The most important part of adpating to a new culture is embracing it, and acting like the natives do. Like, if you live with gorillas, you should pick their skin too and eat their little lice. If you live in a nude community, you should walk about bare. Bare naked, that is. If you live in Germany, well, you have to do as the Germans do. Monkey see, monkey do.
For starters, if you want to be German, you have to go outside at the smallest sign of a ray of sunshine. If you want to be German, if the temperature goes above 0°C (and there is the aforementioned sun), you have to go outside. If you want to be German, if there is the tiniest sign of baby flowers blooming (and the aforementioned sun and the aforementioned +0°C rule), you have to go outside.
You see, being outside is very important to the Germans. It's very important because you can almost never go outside! According to the Gregorian Calendar (the calendar we westerners follow), Winter goes from December to February. Not here. Winter begins late September and ends late April... if at all. So, you see, enjoying whatever sunlight there may be is a big deal to these people. To us, I mean. Because I'm one of them now.
I'm one of them, because last Sunday we rode our bikes. We rode our bikes all 4.8 km uphill to Mönkeberg. It was sunny, so the rule was clear: we had to go out. But also, it was really sunny, so we had to go out with our bikes. That's another thing the Germans do: they ride their bikes all year long. Winter, Spring, Summer or Fall, rain, hail, sleet or snow, these people are always on two wheels. We rode our bikes 4.8 km uphill in spite of it being only 5°C. Oh, we were so German on Sunday. Of course I complained about it all the way up and all the way down, but the Germans have no rules against complaining. I have to do it, but I don't have to like it.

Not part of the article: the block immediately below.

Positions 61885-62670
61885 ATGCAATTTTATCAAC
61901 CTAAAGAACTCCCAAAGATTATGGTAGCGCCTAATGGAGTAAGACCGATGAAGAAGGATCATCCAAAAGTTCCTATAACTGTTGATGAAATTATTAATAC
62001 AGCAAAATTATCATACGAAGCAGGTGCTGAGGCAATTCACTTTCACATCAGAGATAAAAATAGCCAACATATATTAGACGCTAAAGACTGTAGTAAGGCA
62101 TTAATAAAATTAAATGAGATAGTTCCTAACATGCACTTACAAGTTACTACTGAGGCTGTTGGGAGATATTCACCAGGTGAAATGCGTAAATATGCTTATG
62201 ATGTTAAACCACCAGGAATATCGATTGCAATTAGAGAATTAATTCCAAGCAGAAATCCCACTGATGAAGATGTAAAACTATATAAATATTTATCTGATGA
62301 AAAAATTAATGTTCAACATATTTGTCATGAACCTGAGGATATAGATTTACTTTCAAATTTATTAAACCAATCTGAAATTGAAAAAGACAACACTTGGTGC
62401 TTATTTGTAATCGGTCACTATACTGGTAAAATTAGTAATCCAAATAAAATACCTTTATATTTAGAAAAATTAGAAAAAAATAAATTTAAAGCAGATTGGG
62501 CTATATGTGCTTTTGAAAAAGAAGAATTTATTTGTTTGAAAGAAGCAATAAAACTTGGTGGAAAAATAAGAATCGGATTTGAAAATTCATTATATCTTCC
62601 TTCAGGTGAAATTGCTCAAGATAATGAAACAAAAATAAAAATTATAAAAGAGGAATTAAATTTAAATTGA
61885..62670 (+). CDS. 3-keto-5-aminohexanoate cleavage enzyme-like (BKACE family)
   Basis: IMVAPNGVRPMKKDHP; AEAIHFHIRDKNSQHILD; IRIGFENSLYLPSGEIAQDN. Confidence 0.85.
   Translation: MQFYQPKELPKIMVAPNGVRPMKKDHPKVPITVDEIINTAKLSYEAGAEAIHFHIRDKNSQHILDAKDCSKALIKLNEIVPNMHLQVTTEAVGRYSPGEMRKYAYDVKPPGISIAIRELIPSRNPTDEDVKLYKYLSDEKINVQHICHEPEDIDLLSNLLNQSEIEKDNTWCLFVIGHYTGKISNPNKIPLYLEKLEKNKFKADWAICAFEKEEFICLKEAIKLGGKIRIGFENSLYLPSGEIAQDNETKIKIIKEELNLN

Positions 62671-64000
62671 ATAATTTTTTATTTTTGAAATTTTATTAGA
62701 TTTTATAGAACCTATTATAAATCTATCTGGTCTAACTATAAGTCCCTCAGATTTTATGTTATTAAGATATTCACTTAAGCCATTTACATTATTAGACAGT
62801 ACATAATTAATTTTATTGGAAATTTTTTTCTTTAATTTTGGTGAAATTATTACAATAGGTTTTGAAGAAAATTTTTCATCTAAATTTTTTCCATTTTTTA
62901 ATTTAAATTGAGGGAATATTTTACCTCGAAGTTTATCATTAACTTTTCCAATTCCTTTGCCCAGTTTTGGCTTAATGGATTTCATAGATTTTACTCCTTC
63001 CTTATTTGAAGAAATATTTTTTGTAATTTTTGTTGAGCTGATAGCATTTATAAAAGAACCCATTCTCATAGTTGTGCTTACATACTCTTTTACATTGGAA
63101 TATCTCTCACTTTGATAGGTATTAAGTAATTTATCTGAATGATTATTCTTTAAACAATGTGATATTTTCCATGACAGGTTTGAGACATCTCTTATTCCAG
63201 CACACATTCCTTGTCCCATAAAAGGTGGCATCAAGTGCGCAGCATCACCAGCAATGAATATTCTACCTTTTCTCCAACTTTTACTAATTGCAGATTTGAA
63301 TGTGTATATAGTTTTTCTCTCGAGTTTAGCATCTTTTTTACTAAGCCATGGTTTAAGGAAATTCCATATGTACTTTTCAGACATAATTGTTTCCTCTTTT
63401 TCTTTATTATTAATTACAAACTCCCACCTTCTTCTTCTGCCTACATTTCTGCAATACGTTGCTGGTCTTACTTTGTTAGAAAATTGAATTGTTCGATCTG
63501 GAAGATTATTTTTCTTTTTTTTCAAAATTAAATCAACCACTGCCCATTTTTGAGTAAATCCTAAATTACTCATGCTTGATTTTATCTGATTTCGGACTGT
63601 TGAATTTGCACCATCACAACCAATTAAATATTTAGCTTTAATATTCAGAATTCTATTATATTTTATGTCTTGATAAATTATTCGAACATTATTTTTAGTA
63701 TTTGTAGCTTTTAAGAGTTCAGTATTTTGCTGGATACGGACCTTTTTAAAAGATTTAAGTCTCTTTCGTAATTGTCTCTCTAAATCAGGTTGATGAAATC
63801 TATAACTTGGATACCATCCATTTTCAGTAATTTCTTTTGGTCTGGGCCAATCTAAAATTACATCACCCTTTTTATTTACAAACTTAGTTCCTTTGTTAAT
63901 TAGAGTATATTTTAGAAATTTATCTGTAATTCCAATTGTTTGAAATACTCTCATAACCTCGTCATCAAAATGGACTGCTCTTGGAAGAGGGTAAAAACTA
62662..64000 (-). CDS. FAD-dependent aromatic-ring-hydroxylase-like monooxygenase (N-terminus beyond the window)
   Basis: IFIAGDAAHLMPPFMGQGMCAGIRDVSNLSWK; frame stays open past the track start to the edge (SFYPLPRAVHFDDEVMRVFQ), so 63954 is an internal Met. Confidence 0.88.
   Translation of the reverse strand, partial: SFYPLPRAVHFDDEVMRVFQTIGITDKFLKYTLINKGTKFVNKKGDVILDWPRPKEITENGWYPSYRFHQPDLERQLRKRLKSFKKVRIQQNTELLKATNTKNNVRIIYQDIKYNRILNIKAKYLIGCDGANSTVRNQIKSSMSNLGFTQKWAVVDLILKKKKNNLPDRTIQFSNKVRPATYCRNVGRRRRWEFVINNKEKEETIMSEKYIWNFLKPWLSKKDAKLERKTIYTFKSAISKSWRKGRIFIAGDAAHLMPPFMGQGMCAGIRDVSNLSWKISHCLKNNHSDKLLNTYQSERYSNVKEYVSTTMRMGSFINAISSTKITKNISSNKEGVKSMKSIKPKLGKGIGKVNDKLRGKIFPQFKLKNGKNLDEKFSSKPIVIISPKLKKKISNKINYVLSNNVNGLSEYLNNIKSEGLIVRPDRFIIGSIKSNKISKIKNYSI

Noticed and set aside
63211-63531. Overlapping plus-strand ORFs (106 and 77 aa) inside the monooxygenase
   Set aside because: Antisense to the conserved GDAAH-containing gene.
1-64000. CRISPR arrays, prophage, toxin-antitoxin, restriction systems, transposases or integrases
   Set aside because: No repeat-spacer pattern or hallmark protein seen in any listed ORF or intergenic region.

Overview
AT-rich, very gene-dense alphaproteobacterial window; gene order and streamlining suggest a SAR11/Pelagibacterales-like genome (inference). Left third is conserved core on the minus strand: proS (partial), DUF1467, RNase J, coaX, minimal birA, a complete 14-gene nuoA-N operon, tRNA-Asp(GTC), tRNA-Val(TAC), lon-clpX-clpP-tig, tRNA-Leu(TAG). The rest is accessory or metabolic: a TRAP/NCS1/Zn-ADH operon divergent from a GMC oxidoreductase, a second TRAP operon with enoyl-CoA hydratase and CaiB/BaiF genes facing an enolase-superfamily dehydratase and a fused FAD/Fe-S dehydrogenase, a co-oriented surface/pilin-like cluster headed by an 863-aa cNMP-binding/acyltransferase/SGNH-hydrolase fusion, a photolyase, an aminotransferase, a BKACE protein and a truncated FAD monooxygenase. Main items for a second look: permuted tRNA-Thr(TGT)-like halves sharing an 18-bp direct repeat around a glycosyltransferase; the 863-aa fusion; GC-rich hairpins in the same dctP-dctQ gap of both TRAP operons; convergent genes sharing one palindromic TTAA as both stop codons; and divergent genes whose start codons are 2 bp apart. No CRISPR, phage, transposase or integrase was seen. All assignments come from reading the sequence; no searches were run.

I'm one of them because I dress like them. I should have taken a picture, really. Somewhere in Brazil and somewhere in Hamburg, Cris and Cata are giving thanks to the Lord because I finally took off my winter panties and left the house with thin hose on - purple hose, for that matter. And a mini skirt (mini to the point that leaning forwards or knealing downwards is too revealing) and a matching purple sweater. When I told Honey that I felt like a little clown, he said that I looked very German. "That's how they dress", he said. And I asked him if he liked it, and he said yes. Two birds, one stone.
I'm one of them because I think like them. I'm one of them because I speak like them. I'm one of them because I eat like them. I'm one of them because (as of April 11th) I go to their universities.
I'm one of them. I'm one of us.
C'mon, Angie. Give me my citizenship already!